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Ashley Roulston and Robert Roulston of Industrial Plankton have produced a device that creates algae for shellfish hatcheries out of fish waste. The first models were shipped over the weekend to a grower in Bamfield. Photograph by: DARREN STONE, VICTORIA TIMES COLONIST

Siblings boost shellfish sector with algae-producing reactor

ANDREW A. DUFFY
Times Colonist
May 22, 2013

They have a new name and a new focus and, as of this week, Industrial Plankton has a new lease on life as the three-year-old Victoria company has made its first major sale in a bid to make a name for itself in the aquaculture industry.

The firm, run by brother and sister Ashley and Robert Roulston, was previously known as Reef Safe Fish and in 2011 won the B.C. Innovation Council’s regional New Ventures competition for its closed-loop, waste recycling technology that recycles fish waste to produce food for penned fish.

That was then.

Now, with a name that more accurately reflects what it does, Industrial Plankton has adapted its technology to manufacture plankton to be used to feed shellfish. “Everything has been an evolution of the technology we started with,” said Robert.

The original concept was to establish technology to breed aquarium fish before the company switched to the recycling system and eventually evolved into the algae production business.

Robert said algae production was part of the fish breeding concept.

“We realized that was a real challenge and that there was probably a market in it,” he said. So they changed the design of their equipment and came up with a free-standing bioreactor that grows algae designed for the shellfish aquaculture industry.

The sealed chamber, when seeded with about 20 litres of algae, is capable of growing up to 1,000 litres of pure culture over the course of a week.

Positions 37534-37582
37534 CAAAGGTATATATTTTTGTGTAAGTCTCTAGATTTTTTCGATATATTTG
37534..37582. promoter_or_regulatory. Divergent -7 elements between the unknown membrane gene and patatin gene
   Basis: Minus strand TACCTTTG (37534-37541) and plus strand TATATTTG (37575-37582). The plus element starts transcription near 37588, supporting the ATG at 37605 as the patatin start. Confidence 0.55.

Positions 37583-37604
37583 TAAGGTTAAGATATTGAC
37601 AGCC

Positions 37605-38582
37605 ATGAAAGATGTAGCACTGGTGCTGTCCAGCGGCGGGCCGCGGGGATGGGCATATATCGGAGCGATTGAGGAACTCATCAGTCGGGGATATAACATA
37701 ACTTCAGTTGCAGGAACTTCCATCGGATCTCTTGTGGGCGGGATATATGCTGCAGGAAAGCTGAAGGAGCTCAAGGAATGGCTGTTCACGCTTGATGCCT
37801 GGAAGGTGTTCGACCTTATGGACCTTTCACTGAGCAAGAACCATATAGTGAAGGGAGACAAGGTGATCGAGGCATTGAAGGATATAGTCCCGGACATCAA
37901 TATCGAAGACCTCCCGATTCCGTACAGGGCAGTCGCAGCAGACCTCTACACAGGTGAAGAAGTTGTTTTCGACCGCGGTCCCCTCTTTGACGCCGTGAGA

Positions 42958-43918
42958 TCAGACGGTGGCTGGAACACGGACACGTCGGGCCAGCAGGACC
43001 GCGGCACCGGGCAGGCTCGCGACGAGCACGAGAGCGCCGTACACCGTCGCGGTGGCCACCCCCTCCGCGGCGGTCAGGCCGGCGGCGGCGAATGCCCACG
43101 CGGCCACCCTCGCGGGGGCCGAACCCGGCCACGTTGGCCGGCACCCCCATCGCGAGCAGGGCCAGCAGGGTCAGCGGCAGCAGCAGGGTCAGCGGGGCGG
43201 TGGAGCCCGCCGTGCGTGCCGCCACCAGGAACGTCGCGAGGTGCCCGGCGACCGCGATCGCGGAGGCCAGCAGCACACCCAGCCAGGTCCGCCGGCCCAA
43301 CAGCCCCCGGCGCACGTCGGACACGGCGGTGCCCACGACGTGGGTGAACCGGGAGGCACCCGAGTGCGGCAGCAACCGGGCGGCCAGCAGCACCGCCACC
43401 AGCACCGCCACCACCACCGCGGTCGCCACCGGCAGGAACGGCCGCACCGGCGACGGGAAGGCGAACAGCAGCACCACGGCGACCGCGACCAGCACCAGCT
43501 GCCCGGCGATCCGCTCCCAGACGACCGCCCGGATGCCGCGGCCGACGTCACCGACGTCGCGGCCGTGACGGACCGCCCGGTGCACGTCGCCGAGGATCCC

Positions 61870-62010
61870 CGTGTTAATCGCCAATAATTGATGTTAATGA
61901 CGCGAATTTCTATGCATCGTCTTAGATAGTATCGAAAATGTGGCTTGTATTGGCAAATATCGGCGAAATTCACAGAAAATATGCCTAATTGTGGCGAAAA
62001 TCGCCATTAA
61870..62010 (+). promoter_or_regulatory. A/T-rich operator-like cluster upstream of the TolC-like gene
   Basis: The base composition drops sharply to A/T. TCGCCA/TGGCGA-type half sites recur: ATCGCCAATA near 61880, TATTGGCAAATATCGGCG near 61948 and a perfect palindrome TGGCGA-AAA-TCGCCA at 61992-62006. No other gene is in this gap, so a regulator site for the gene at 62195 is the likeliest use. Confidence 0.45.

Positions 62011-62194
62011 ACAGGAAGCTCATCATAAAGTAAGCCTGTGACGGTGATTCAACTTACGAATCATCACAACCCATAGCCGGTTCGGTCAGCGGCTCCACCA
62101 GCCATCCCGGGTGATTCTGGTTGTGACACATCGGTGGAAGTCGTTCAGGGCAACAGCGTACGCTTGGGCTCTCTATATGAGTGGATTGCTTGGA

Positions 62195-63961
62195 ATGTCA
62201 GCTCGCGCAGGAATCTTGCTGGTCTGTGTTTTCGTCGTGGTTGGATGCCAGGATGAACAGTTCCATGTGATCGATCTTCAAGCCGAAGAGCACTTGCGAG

“It can also clean and sterilize itself and it has a sensor that monitors [algae growth] and can tell how many cells are in the water,” Robert said.

The machine also self-harvests and replaces the culture with new water and nutrients. And while it does all this, it also saves farmers in the shellfish farming industry time and money, said Ashley. “Forty per cent of their operating costs are growing algae and it has been problematic,” she said.

The partners expect that when the first bioreactor goes into use this year it could fuel strong demand for their product.

The first two models produced by Industrial Plankton will go to Nova Harvest in Bamfield and are expected to be in service within the next two weeks.

Nova Harvest president J.P. Hastery said the bioreactors will have a huge impact on his young company, a shellfish hatchery that produces geoduck clam seed for geoduck farmers. “It’s a high-efficiency machine for growing large quantities of clean algae and it will reduce my operating costs through automation [because] growing algae is one of the most expensive components of my business,” he said.

“This adds extra capacity at minimal cost.”

If the bioreactor does what it’s expected to do, Industrial Plankton may be forced to ramp up production and look for more space than they currently have at the Marine Technology Centre in North Saanich.

“Shipping the first ones is the biggest milestone,” said Ashley. “Shellfish farmers tend not to believe studies until other farmers go through the process and have good results — everyone will be waiting to see how this does.”

The company is raising money to fund manufacturing space and technology to streamline manufacturing. The prototype bioreactor took a year to build while the first two production models took about two months.

“We want to get that down to about a week to 10 days [per machine],” said Robert, who would like to see a manufacturing facility established over the next few months.

aduffy@timescolonist.com

View the article online here.